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The wheat and the tares

We're growing a garden this year in the Hibbard family. We've planted corn, carrots, cantaloupe, broccoli, and tomatoes. Right now, as I look at the garden, I see lots of little green sprouts coming up.

Sounds good, right?

Well, about half of those green sprouts are grass. Some of those sprouts are weeds. A few of them really are the plants we want to grow.

I'm just not sure which ones.

This has shed a whole new light Matthew 13:24-30 for me. This parable teaches about a field sown with both good and bad seed, and how the field owner allowed both types to grow until harvest.

I'm not going to allow both types to grow all the way until harvest, but I do have to let them grow a little while longer. At least some of them I'll have to. Here's the breakdown:

1. There are some sprouts that are obviously grass. I can tell this by the root runners to the grass outside of the garden. Those are coming up right now.

2. There are some sprouts that will show themselves pretty soon: there's two leaves coming off a center-stalk and that's not corn, I don't think. Those come up in another week or two.

3. There are dead leaves. Those can go now too.

4. There are some sprouts that are likely the plants I planted, but they may not bear fruit. Those stay until it's obvious they're not producing.

5. Then there are the sprouts that will produce good fruit. I'll know those in the end.

 

This illustrates a great many ideas in the Christian life for me.

First of all, and most often applied, this symbolizes various people that we find claiming Christianity. The biggest deal here?  We aren't fully capable of making that evaluation. Sometimes, it's obvious at the beginning: that guy who want the church to sacrifice cats, "just in case," he's a dead leaf.

The other thing about people is that the Master is capable of changing them from dead leaves into viable sprouts. After all, had I been a part of First Baptist, Damascus, during Acts 8, I would have planned to skip church the day Saul came to town. However, by Acts 12, I would have moved heaven and earth to get there. So, we have to be very careful when it comes to people. Limiting their influence is appropriate, but limiting their access to the Gospel and the fellowship of believers might go too far.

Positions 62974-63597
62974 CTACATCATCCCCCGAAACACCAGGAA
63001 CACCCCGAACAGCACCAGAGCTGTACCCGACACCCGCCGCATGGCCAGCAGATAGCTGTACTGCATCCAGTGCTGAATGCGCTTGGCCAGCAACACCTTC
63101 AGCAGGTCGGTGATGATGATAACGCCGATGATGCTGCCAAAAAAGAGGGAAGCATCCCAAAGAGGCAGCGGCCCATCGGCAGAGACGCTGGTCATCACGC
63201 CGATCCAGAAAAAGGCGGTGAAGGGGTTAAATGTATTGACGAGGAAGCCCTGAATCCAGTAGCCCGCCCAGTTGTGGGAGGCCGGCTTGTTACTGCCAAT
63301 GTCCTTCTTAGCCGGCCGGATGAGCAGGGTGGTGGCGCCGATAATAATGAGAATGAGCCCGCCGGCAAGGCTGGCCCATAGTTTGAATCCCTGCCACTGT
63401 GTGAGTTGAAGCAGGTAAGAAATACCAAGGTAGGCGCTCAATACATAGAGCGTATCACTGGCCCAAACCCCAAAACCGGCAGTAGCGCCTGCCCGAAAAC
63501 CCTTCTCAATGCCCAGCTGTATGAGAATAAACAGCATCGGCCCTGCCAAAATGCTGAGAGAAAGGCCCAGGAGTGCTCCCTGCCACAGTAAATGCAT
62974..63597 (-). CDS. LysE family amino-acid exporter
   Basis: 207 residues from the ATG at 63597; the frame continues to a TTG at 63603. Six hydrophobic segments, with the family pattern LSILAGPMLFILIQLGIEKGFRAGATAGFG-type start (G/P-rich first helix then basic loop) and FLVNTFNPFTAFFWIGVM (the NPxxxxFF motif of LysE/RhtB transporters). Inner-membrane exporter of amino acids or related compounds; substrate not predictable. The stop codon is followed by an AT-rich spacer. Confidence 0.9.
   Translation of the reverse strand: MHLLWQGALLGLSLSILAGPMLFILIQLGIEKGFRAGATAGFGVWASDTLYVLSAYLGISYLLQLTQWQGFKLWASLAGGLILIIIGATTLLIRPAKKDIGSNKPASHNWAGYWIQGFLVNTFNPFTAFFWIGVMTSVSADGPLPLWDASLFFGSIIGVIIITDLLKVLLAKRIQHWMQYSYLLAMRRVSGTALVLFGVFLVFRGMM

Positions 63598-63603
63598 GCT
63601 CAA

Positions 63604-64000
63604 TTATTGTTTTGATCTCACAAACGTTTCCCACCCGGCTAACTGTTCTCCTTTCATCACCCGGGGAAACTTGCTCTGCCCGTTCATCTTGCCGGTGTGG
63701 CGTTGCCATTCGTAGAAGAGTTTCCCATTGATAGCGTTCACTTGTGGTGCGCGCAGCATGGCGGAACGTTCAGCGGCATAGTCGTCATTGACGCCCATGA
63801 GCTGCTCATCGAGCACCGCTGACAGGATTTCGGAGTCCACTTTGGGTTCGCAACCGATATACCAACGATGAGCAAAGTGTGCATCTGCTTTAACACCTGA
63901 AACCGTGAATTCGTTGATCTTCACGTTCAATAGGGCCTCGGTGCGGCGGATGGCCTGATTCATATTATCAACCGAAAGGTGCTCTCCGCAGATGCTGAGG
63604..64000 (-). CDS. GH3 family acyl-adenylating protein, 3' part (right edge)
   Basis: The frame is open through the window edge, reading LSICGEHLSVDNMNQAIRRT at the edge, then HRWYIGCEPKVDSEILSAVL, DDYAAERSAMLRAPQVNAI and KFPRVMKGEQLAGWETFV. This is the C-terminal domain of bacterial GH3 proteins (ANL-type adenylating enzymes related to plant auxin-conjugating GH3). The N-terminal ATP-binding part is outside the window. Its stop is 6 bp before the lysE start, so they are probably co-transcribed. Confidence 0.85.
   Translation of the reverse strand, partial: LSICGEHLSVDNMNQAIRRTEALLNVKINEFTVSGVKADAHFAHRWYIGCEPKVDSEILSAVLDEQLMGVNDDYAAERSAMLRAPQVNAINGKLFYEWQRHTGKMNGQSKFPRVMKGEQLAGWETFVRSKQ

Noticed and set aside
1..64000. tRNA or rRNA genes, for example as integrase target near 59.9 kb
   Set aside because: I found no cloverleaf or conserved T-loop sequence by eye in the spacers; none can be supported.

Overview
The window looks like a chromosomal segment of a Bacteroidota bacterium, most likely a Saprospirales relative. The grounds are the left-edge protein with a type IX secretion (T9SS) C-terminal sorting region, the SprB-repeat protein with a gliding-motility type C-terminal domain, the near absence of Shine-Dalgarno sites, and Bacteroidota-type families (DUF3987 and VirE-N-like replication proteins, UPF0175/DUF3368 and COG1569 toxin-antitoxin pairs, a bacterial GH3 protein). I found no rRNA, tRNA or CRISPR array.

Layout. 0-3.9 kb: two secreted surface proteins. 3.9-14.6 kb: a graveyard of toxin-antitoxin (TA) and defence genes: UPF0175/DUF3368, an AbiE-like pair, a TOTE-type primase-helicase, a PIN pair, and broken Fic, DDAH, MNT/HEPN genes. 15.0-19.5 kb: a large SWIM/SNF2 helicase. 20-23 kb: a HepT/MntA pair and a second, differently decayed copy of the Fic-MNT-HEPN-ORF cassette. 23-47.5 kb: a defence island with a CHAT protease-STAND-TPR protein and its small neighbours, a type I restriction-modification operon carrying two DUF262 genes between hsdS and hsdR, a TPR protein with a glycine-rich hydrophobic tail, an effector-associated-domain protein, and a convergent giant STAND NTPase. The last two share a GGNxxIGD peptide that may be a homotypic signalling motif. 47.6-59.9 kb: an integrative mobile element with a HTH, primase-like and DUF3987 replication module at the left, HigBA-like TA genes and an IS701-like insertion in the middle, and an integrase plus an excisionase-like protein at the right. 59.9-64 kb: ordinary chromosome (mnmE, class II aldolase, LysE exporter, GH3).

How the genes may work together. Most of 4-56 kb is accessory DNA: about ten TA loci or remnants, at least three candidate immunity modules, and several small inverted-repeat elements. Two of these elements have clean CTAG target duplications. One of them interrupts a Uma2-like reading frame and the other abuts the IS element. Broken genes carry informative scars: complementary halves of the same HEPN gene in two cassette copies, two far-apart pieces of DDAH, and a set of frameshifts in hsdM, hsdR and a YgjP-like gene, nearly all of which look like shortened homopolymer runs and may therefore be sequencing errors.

The other way this applies, I think, is the choices we make as believers. There are some choices we make that are easy to see which ones are good and which are bad. We shouldn't take the obvious grass choices. We should definitely toss the dead leaf choices from our lives.

Yet there are others that we may have to wait and see what's good and what's bad. It will take some time to develop that information. As soon as you see it, though, you act on it. As soon as I can tell that it's a weed and not a corn plant, it's gone.

I can, however, give you two ways to shortcut the process:

1.) Book learning: I have a book about gardening. I'm going to try and compare pictures with plants, and that will help.

2.) Outside help: I live in farm country. I've got a corn farmer who can show me what's corn and what's not. There are others who have gardened and I can rely on their wisdom and experience.

You do see where this is going?

You don't?

1.)In life, there is first of all the Book: the Bible. This will help you with nearly everything. Then there are other books that help illuminate Biblical principles and values. Those help too, insofar as they don't counter the truth but bring application for it.

2.) There are people with wisdom. Seek them, time after time, to provide guidance. Experience is the best teacher, and there are people that have already learned from experience, so don't re-experience what you don't have to!

 

Doug

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